Justin Schlosberg’s and Laura Laker’s article, ‘Labour, anti-Semitism, and the news - a disinformation paradigm’, is well worth reading for the detail it provides on the overwhelming bias, not only of the printed press but the broadcasting media and the BBC in particular. They are the only contributors to this book to refer to the outrageous and unlawful suspension of Chris Williamson MP.
However, Richard Kuper’s ‘Hue and cry over the UCU’ adds nothing to the criticism of the IHRA ‘definition’ of anti-Semitism by Hugh Tomlinson QC, Geoffrey Robertson QC and Sir Stephen Sedley. It is truly abysmal. He refers to “six relatively unproblematic examples of anti-Semitism” amongst the 11 illustrations. In fact they are all problematic. His first example is “Calling for, aiding or justifying the killing or harming of Jews in the name of a radical ideology or an extremist view of religion.”
Is Richard seriously suggesting that calling for the killing of Jews in the name of a ‘moderate’ ideology or religion is acceptable? Clearly what this ‘illustration’ is about is demonising Muslims.
Richard also says that “‘using the symbols and images associated with classic anti-Semitism’ could hardly be anything but anti-Semitic”. Where has Richard been? It is part of Zionist hasbara (propaganda) to associate criticism of Israeli practices today with medieval anti-Semitism. When criticism is made of documented examples of settlers poisoning Palestinian water sources,24 the criticism is compared to medieval allegations that Jews poisoned wells. As Finkelstein notes,
Israeli hasbara (propaganda) itself promiscuously exploits the ‘blood libel’ charge (ie, that Jews murdered Christian children for ritual purposes) in order to silence critics by reversing its sting. Mere mention of Palestinian children killed by Israel typically prompts accusations of a ‘global blood libel against Israel’.
Although on the right of Jewish Voice for Labour, Richard is an astute critic and I am amazed that he failed to understand how pernicious these examples of ‘anti-Semitism’ are. Richard says that another example - “Denying the Jewish people their right to self-determination” - “could be anti-Semitic”. I disagree. There is no scenario in which this is anti-Semitic. It is the concept of a single Jewish people, in practice a Jewish race, which is anti-Semitic.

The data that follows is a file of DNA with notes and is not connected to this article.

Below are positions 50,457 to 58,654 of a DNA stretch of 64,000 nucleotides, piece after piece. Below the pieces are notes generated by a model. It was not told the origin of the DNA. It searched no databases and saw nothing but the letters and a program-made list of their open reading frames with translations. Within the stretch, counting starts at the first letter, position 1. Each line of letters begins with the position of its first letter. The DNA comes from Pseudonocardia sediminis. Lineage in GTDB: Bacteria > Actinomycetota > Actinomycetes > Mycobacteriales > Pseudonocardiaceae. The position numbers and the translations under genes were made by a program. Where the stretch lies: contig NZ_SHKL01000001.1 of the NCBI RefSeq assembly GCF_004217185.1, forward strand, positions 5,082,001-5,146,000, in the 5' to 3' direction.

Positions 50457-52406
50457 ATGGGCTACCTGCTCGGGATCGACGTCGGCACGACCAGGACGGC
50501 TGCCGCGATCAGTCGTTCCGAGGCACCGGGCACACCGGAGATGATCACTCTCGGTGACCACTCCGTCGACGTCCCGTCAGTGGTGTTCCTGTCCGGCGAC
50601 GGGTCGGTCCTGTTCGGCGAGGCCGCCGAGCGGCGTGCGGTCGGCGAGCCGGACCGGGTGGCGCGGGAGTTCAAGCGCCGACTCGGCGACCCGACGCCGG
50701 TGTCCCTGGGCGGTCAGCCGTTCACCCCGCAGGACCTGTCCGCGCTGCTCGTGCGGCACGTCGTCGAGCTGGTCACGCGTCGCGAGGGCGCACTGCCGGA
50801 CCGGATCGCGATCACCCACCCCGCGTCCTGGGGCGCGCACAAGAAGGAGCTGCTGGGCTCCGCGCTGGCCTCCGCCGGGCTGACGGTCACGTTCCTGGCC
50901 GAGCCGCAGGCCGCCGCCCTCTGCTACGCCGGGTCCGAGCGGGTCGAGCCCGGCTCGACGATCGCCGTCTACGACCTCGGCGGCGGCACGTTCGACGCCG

In what is a far more well thought out analysis of the IHRA ‘definition’, Finkelstein argues that socialists, who for too long have sought to restrict free speech on the grounds of not ‘hurting the feelings’ of one group or another or because of a desire to achieve a ‘safe space’ (are there any under capitalism?), have colluded with the government’s attacks on free speech.
It is on the grounds of free speech that the left should have made its stance, instead of being the censorious, nannying busybodies that too many have become. Instead of banning or expelling people for transphobia, we should have encouraged debate on the issue. Finkelstein quotes Marx as saying that “You must have doubts about everything”. This should be emblazoned on the left’s banners.
Finkelstein also points to the problems with Brian Klug’s alternative definition of ‘anti-Semitism’ as “a form of hostility to Jews as Jews, where Jews are perceived as something other than what they are”.
I agree that anti-Semites often take issue with Jews for what they are, not for what they are not. So someone who hates Jews for being too clever or good businessmen is not anti-Semitic! Brian’s definition is too clever by half and we would do better to rely on the Oxford English Dictionary definition: “hostility to or prejudice against Jews”.
Only Antony Lerman makes the point, in ‘When Jews are just fodder for the Tory propaganda machine’, that, when Tories like Jacob Rees-Mogg make reference to Jews as the ‘Illuminati’ pulling the strings - a genuinely anti-Semitic remark - no one criticises him. The same could be said of Boris Johnson’s book 72 virgins, which is replete with racist and anti-Semitic comments; likewise Tory support for Viktor Orbán in the European parliament.25
Jeremy Gilbert’s trite ‘Antisemitism, cosmopolitanism and the politics of Labour’s “old” and “new” right wings’ is another Xmas stocking filler. Jeremy tells us that “there will be no more suspensions of party members simply because they support Corbyn and the party machinery think they can get away with suspending them.” Where has Jeremy been?
Tom Mills’ and David Miller’s article for Ceasefire - ‘Some notes on power, elites and anti-racism’26 - is a useful corrective to the idea that seems to have gotten hold that criticising elites in society is now anti-Semitic (presumably because Jews make up most of the elites!). According to Siobhan McDonagh MP (not the sharpest tool in the Labour right’s toolbox), anti-capitalism is anti-Semitic because Jews are capitalists!27 Thus the fake ‘anti-Semitism’ comes full circle.
The final article is ‘Jews, anti-Semitism and the law’ by Naomi Wayne, who works for the Equal Opportunities Commission for Northern Ireland. It is a timely reminder of the pending investigation by the Equalities and Human Rights Commission, which has made a partisan political intervention in Labour’s internal affairs by launching an inquiry into the accusations of anti-Semitism.
Unfortunately this e-book is less than the sum of its parts. I recommend instead Bad news for Labour, whose book launch the Zionists tried unsuccessfully to stop at the 2019 Labour conference, and the earlier The anti-Semitism wars, to which I contributed.
G Philo, M Berry, J Schlosberg, A Lerman, D Miller Bad news for Labour London 2019, pvii.↩︎
Search: “Tom Watson Labour uncut Phil Woolas”.↩︎
Weekly Worker December 6 2019.↩︎
R Linn Escaping Auschwitz: a culture of forgetting New York 2004, p108.↩︎
You can read Eisen’s article at www.righteousjews.org/article10.html and a response by Joel Finkel at http://jfjfp.com/wp-content/uploads/2000/01/Finkel_Response-to-Eisens-Jewish-Power.pdf. At this stage Finkel did not call Eisen a holocaust denier; but it was clear, not least from his defence of Israel Shamir, that he was on the road to becoming one.↩︎